More on Weckensonntag

I’m still traveling, which is why I opted for a rerun today. Mind you, it seemed logical to run the 2018 sequel yesterday’s post, given that they were written to go together.  

Continuing from where we left off yesterday, some thoughts on this unique Sulzburg tradition.IMG_1921

For my neighbour it is a nostalgic time. When she was a child, Weckensonntag was the day the children revived their new spring outfits (in Canada for many families it is Easter for that). So I understand her excitement over what is really a quaint little event. I didn’t ask if she had new clothing this year, if she continues the tradition for herself or her grandchildren.

What struck me most was the speech. As a sign my German comprehension is improving, I understood most of what was said. Mind you, the event is aimed at children, so perhaps the language was simpler than most conversations.IMG_1922

I don’t think such a speech would be possible in a Canadian public square. Politicians and civil servants would have edited out the references to doing things with God’s grace and God’s help. Canada doesn’t like to remember that once we believed in something; apparently religious heritage isn’t an issue in Germany (though belief is probably as rare here as in Canada).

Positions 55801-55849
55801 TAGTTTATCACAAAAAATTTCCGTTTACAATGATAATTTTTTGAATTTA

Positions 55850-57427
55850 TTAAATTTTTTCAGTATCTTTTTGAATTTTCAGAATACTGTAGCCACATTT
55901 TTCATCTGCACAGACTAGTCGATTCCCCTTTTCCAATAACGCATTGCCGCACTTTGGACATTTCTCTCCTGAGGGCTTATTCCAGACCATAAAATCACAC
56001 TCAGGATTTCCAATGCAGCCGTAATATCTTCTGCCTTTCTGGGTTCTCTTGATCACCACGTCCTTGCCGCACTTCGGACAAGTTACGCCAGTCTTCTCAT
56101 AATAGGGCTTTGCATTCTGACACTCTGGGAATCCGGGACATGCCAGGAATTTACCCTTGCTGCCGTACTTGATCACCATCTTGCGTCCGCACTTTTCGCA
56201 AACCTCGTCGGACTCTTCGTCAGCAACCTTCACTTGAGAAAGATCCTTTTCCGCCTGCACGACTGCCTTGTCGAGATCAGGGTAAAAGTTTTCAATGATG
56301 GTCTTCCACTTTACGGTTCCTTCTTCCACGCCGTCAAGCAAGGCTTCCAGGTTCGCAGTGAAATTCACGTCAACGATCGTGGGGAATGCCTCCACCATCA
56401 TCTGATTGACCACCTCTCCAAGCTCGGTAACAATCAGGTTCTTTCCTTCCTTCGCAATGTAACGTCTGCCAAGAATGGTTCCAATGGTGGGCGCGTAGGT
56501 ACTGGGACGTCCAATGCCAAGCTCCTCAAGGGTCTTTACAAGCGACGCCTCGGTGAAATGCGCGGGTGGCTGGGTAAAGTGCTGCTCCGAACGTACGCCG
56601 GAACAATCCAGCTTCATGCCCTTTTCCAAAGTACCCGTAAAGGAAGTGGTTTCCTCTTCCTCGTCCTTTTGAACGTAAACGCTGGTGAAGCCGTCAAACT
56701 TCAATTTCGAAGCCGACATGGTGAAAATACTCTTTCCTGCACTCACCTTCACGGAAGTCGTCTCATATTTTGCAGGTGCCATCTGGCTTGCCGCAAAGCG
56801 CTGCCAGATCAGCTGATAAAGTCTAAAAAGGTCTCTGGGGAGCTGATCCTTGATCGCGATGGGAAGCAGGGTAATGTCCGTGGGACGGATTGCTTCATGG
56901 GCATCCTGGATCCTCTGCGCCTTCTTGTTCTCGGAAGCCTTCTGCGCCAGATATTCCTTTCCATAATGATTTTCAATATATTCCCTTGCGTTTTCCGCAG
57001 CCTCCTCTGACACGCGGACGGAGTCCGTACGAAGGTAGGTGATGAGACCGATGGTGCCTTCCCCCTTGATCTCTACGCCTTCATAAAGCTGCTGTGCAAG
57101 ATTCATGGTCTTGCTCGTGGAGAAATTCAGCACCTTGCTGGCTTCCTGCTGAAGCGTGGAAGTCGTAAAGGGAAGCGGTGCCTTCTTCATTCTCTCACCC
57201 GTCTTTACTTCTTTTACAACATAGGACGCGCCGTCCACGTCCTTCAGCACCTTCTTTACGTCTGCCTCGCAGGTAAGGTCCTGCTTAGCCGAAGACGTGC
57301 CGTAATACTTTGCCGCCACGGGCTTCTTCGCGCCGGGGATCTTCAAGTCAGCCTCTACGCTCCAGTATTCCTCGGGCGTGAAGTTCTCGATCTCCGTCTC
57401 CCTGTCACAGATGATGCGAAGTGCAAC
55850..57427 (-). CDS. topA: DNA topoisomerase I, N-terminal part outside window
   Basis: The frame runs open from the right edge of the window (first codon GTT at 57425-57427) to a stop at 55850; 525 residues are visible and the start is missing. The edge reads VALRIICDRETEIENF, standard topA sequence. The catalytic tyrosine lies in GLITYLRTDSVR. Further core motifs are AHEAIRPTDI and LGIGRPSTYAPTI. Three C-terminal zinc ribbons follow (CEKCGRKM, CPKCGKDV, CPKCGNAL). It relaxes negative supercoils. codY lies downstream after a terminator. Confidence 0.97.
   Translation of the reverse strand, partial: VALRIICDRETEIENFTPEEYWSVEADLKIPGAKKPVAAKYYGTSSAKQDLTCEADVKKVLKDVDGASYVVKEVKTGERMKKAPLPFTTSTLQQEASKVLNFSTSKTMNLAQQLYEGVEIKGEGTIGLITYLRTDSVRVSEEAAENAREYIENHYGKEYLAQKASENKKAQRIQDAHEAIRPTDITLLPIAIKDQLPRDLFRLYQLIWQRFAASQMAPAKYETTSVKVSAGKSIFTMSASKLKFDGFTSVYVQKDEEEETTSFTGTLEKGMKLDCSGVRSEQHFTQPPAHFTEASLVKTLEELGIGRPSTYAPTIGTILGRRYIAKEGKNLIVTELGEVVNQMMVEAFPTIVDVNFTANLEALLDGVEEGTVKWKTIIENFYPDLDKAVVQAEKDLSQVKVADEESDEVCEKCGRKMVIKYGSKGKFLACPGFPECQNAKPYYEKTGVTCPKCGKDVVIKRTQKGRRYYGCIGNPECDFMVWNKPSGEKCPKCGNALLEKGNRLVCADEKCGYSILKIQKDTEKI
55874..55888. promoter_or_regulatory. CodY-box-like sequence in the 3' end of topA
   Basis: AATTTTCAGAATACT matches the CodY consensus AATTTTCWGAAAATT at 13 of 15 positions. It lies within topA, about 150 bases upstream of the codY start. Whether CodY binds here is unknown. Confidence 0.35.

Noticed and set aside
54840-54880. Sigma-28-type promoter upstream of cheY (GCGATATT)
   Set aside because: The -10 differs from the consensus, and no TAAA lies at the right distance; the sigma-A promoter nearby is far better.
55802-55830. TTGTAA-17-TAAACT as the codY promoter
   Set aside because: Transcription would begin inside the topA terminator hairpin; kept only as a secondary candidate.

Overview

My understanding is that the concern for the poor exhibited by Katharina Barbara 300 years ago came because she believed in God and Jesus and knew that she had an obligation to help those less fortunate. Her belief system had a Christian base.

Politicians these days may understand they have an obligation to help the poor – but they may not understand why. Too often they fail in their duty because their beliefs are built


on sand, making it too easy to go with the shifts of culture as opposed to standing firm in what is right.

Three hundred years ago a woman saw a need and acted upon it. Today in Sulzburg they still remember her and her Christian witness.

The lessons of history are important.

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